The Plan Governance Group considered a range of technical and scientific advice, and strongly believes that the eradication of TB from New Zealand is both feasible and economically justifiable. The proposed changes to the TB Plan were consulted on with farmers, local communities, and other stakeholders in June and July this year. Over 400 quality submissions, covering a wide range of issues, were received on the draft Plan proposal, and the Plan Governance Group took them into account as it prepared its final proposal to the Minister. . . 

Rabobank Beef Quarterly Q3 2015: Traded Volumes Are Reaching Quota Limits:

New Zealand and Australia beef exports to the US are set to reach their quota limits in Q4. Meanwhile, global economic conditions—such as the appreciation of the US dollar and the depreciation of the yuan and the real—are having an impact on beef trade, according to the Rabobank Beef Quarterly Q3.

A strong US dollar has led to a reduction in US exports and support for US imports, while a weakening Chinese economy and devaluation of the yuan are curbing beef prices in China, and the devaluation of the real is expected to support Brazilian exports in the coming months. “With little change expected in major beef-trading economies in the coming quarter, other than a possibility of the US FOMC raising interest rates, a strong US currency is expected to continue to affect global beef trade”, according to Angus Gidley-Baird, Senior Animal Protein Analyst at Rabobank. . .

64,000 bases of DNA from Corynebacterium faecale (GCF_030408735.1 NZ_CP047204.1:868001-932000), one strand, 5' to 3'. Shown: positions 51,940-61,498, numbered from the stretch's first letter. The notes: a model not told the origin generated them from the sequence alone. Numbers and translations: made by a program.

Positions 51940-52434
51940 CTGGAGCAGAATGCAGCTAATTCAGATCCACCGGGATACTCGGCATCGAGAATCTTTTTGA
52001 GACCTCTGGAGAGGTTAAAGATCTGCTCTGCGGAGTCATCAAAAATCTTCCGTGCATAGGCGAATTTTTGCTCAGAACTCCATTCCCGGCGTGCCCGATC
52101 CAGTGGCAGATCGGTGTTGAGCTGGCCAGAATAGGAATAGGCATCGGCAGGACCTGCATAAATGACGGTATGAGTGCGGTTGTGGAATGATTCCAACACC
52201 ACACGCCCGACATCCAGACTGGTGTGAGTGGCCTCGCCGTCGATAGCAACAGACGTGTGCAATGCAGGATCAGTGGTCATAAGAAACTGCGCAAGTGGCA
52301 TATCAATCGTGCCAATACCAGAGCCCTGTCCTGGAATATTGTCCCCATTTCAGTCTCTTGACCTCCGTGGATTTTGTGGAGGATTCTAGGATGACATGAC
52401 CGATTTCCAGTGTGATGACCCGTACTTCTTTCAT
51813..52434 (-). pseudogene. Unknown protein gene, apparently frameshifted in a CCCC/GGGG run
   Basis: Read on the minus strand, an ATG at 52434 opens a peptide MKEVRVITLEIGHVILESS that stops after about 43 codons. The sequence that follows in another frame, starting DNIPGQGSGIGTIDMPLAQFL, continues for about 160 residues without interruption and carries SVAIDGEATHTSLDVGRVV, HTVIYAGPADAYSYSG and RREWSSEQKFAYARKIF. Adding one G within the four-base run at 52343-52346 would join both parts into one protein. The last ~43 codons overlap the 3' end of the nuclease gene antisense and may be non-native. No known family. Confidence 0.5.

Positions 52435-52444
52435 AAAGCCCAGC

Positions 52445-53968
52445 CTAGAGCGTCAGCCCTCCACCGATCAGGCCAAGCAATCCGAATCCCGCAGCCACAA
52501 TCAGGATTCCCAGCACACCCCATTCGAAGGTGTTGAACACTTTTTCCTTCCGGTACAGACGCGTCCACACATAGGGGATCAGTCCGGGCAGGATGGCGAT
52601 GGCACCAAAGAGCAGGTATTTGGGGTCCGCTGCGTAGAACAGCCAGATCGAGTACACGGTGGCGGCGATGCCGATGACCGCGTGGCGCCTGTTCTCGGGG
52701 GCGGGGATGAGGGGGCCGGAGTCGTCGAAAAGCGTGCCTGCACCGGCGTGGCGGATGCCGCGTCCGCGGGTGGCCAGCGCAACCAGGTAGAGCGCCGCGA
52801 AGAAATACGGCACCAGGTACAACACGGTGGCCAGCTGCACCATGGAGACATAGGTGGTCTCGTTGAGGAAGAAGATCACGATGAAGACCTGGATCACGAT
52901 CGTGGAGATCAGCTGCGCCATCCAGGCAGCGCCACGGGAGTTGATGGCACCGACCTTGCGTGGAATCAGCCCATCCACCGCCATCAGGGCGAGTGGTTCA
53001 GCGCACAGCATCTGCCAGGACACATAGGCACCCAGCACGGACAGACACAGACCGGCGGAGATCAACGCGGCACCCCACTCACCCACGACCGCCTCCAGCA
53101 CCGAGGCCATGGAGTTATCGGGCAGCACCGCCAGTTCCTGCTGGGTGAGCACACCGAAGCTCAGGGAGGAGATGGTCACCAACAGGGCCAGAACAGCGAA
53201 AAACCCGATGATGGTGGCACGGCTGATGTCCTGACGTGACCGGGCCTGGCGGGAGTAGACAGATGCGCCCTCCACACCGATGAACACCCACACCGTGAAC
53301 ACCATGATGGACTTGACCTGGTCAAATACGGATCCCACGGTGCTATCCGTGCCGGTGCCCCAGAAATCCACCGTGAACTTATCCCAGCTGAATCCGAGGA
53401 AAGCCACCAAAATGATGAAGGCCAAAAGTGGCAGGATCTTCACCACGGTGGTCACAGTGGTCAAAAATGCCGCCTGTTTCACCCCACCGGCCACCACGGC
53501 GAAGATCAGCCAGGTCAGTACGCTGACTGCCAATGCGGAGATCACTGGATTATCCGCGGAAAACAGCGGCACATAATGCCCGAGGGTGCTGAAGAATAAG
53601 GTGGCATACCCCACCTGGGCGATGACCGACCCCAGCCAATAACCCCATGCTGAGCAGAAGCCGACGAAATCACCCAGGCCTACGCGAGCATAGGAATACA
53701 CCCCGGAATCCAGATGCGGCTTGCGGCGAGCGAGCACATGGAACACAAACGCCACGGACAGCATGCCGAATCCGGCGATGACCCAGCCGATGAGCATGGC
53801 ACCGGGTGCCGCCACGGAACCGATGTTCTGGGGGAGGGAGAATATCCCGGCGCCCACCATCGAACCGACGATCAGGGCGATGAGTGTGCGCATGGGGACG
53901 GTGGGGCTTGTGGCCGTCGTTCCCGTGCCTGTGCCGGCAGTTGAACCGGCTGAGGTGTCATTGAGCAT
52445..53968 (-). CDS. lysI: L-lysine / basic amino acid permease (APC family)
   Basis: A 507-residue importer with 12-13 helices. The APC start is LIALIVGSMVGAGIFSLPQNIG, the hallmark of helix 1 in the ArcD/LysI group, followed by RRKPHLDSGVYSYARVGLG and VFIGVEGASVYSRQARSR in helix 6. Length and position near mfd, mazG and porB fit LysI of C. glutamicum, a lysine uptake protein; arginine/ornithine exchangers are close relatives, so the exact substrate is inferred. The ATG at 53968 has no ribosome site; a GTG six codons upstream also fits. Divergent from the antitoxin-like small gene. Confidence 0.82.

Commission issues second draft determination on wool scouring assets application:

The Commerce Commission has released a second draft determination maintaining its preliminary view that it should allow Cavalier Wool Holdings (CWH) to acquire New Zealand Wool Services International’s (NZWSI) wool scouring business and assets.

The Commission released its preliminary view on CWH’s application in March 2015 and has since received further information and submissions from interested parties on various matters. The second draft determination has been released to allow interested parties the opportunity to submit on this new information.

Commission Chair Dr Mark Berry said having considered the new information, the Commission is still of the view that the public benefits of the acquisition would outweigh the loss of competition. . . 

Ballance thriving as it plans next 60 years:

Ballance Agri-Nutrients achieved record sales and returned $76 million to shareholders while keeping margins tight and prices affordable, Chairman David Peacocke told the annual meeting of shareholders in Tauranga on Wednesday.

He said the result for its financial year ended 31 May 2015 capped off a milestone year for the co-operative, which celebrated 60 years since the first shares in legacy company Bay of Plenty Fertiliser were issued. Noting the co-operative “not only survives but also thrives”, he said its core value of collective strength remained unchanged while it evolved to meet the current needs of farming.

“What has changed is that farmers are busier, operating over larger properties and working within increasingly tight environmental demands. So along with a secure supply of the right nutrients, we continually broaden our scope to tailor our products, our technology solutions and our advice for today’s farms, and the farms of the future.” . . .